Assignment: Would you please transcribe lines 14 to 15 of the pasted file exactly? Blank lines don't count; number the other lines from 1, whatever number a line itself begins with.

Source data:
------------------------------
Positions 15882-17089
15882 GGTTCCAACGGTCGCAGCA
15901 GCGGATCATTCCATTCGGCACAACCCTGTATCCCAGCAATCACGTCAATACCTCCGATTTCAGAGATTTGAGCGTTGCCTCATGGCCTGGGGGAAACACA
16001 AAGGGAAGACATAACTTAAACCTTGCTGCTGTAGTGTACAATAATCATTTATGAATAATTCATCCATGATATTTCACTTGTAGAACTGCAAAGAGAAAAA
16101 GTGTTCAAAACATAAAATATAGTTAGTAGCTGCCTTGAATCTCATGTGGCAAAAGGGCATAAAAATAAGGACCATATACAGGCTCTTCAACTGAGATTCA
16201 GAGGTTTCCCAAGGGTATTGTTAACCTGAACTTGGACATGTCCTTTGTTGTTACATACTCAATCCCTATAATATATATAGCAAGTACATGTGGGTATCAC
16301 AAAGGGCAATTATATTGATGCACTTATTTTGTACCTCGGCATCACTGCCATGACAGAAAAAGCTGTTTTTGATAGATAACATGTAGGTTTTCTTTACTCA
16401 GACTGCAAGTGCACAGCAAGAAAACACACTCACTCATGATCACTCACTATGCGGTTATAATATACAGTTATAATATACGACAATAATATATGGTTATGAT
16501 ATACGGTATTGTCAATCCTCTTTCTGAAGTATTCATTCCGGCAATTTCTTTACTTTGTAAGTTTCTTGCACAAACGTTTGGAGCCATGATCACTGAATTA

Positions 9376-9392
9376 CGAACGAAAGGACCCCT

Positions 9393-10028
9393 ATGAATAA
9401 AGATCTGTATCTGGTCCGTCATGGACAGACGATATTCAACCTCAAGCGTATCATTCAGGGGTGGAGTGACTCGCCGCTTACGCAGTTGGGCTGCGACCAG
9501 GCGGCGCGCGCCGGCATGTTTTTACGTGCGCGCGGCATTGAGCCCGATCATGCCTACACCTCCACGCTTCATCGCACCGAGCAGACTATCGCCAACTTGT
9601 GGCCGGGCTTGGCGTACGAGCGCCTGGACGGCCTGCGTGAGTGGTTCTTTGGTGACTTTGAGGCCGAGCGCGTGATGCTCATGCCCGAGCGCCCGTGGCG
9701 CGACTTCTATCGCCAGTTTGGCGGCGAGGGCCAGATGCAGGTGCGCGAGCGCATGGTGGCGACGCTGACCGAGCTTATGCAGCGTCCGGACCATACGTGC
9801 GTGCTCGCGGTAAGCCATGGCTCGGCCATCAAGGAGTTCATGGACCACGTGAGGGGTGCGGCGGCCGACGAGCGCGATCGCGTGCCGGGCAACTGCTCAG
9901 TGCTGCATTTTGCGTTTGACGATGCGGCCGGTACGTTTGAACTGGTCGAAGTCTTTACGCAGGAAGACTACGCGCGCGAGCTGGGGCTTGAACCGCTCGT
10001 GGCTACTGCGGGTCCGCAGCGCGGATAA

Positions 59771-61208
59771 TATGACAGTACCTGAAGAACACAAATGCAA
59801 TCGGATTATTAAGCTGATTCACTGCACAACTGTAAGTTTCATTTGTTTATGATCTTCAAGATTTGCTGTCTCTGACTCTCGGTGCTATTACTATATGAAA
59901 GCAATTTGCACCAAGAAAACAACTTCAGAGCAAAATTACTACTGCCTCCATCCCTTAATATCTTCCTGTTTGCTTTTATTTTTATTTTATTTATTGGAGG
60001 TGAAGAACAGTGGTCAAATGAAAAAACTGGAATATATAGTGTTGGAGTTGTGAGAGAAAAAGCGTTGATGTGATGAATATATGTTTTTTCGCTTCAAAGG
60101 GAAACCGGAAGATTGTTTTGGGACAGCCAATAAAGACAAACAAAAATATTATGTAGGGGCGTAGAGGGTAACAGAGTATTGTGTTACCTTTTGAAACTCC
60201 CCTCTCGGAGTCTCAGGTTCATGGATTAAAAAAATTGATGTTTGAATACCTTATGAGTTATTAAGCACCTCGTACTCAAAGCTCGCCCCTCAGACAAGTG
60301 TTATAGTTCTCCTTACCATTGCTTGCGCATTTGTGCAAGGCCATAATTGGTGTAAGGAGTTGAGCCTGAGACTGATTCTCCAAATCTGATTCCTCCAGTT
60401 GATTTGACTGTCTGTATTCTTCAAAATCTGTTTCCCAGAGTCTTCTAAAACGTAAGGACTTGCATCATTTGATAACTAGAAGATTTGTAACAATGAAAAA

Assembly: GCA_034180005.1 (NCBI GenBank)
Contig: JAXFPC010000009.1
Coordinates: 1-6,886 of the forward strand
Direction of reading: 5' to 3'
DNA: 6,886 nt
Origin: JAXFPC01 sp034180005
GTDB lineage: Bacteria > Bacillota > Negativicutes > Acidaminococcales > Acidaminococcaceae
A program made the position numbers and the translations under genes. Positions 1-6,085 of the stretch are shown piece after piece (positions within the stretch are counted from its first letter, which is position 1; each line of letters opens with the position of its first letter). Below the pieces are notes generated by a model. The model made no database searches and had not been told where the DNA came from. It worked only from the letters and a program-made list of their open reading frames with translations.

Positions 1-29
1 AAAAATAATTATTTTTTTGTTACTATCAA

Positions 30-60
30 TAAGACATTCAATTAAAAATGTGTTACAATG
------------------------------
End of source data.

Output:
9401 AGATCTGTATCTGGTCCGTCATGGACAGACGATATTCAACCTCAAGCGTATCATTCAGGGGTGGAGTGACTCGCCGCTTACGCAGTTGGGCTGCGACCAG
9501 GCGGCGCGCGCCGGCATGTTTTTACGTGCGCGCGGCATTGAGCCCGATCATGCCTACACCTCCACGCTTCATCGCACCGAGCAGACTATCGCCAACTTGT